Starting university life in student accommodation is an exciting experience. It is the opportunity to perhaps enjoy more freedom than you have previously been accustomed to, meet and live with new people or reside with your current set of friends as you embark on the next stage of your learning journey.
Yet one of the biggest, thorniest issues which can throw a spanner in the works and disrupt the harmony is money. Paying bills is a fact of life once you have flown the nest and left behind the Bank of Mum and Dad.
Organising bills, especially when it is new to you, can feel like a complex and stressful process, even more so when they have to be split between several of you. But it doesn’t have to be that way.
Set your stall out early by sitting down together for a sensible conversation about what needs to be paid and when the payment is due, before getting down to the nitty-gritty of how much money each housemate will need to contribute to make it a fair split.
Why not divide the bills between those living in the student accommodation? Every housemate takes responsibility for either telephone, water, electricity, broadband, gas etc. Once those roles have been selected, each tenant will pay one bill each.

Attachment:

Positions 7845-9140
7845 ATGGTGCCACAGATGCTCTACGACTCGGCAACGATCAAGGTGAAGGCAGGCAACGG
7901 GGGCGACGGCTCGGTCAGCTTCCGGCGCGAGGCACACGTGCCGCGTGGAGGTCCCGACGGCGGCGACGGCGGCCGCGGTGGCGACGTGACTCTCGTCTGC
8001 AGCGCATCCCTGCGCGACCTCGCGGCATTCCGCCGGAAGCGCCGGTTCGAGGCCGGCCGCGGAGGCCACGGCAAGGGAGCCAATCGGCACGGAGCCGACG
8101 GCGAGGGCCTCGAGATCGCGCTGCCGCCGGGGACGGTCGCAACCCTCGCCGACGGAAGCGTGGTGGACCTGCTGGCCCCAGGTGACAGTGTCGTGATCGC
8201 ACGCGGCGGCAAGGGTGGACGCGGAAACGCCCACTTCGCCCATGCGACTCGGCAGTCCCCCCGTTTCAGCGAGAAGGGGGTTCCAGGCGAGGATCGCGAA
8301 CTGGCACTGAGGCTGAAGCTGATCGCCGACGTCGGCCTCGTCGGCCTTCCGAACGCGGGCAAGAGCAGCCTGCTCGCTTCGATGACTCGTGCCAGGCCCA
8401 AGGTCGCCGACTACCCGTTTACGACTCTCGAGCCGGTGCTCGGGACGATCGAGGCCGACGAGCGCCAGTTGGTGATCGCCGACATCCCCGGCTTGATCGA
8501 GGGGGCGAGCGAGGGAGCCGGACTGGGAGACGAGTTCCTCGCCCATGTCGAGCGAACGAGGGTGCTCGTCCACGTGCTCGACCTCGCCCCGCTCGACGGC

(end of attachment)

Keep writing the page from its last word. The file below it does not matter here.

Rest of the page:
For example, if Jane takes charge of the telephone bill in a house of four and it comes to £40, she will need to collect £10 per month from her three housemates.
When you know how much a bill will cost each month, it is a good idea for all of you to set up direct debits to each other’s bank accounts. Instead of Jane chasing that £10 every four weeks, the direct debit arrangement ensures it is automatically paid into her bank on the same day each month.
You also have the alternative option of setting up joint bank accounts, although this should only be considered a viable route to go down if you completely trust each other.
It would be a wise move to arrange your utilities and bills as soon as you can, because installation of features like broadband and telephone lines can sometimes take up to a month to be completed – meaning you face up to starting university life without access to the worldwide web in your student accommodation.
When bills do land through the letterbox, be sure to read the small print. Price increases by major companies are certainly not unheard of, and come as a nasty surprise if you don’t take the time to absorb all of the information in their correspondence.
Most importantly of all, communicate with each other. If you are struggling financially, don’t bury your head in the sand and incur a late payment charge, which can hit all of you in the pocket – be honest, explain the circumstances and agree upon a plan that works for everyone moving forwards.
Homes for Students is one of the UK’s leading providers of student accommodation. With Home for Students, the utility bills are included in the weekly prices, along with free broadband and WiFi.